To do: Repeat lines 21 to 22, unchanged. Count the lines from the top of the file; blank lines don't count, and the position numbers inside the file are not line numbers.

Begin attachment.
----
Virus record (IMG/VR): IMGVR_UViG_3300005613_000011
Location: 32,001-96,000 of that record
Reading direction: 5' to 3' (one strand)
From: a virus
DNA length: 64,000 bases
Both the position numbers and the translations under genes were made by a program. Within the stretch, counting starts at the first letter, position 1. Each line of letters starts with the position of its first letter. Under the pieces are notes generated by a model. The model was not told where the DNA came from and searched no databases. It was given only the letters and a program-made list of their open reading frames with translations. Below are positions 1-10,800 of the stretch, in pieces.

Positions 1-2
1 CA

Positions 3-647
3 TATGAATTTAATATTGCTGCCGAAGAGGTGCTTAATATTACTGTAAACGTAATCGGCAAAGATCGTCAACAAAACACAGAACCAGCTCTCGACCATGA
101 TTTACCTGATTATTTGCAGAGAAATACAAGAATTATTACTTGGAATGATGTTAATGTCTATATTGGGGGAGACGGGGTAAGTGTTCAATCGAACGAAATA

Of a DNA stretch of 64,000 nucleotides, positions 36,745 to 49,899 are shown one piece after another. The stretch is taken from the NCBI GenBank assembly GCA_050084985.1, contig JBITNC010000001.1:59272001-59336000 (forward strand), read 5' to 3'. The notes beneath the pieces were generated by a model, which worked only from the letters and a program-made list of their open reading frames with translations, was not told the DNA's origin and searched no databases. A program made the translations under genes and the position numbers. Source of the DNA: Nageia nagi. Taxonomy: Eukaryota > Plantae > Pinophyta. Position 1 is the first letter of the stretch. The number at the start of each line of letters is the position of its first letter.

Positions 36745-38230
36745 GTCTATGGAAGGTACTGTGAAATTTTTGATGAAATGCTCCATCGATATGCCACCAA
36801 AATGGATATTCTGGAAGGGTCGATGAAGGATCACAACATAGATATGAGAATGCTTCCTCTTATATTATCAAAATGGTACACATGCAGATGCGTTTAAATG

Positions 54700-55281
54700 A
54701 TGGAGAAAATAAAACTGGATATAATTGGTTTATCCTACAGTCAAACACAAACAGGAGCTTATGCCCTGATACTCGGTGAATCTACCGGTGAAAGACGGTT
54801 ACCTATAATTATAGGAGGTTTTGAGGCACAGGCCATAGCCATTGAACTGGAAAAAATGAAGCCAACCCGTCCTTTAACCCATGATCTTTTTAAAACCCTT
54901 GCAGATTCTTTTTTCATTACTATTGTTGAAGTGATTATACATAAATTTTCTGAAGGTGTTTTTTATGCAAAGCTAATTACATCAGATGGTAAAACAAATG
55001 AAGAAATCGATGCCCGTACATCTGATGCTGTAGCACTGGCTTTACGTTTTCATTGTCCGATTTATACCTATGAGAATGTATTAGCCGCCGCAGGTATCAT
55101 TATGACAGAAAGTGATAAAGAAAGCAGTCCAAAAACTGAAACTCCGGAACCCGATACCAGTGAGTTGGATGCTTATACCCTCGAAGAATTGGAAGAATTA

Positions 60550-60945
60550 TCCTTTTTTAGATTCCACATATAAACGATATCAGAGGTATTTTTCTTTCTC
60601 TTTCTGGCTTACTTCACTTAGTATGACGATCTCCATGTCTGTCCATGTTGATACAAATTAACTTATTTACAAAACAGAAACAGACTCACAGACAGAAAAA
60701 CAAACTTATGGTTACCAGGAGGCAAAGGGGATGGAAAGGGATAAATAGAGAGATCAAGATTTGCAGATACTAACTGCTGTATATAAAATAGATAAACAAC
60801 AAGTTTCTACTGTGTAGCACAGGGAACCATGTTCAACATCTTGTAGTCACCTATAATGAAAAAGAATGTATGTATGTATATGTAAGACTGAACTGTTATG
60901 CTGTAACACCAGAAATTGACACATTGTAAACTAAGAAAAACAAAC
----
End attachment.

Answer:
55001 AAGAAATCGATGCCCGTACATCTGATGCTGTAGCACTGGCTTTACGTTTTCATTGTCCGATTTATACCTATGAGAATGTATTAGCCGCCGCAGGTATCAT
55101 TATGACAGAAAGTGATAAAGAAAGCAGTCCAAAAACTGAAACTCCGGAACCCGATACCAGTGAGTTGGATGCTTATACCCTCGAAGAATTGGAAGAATTA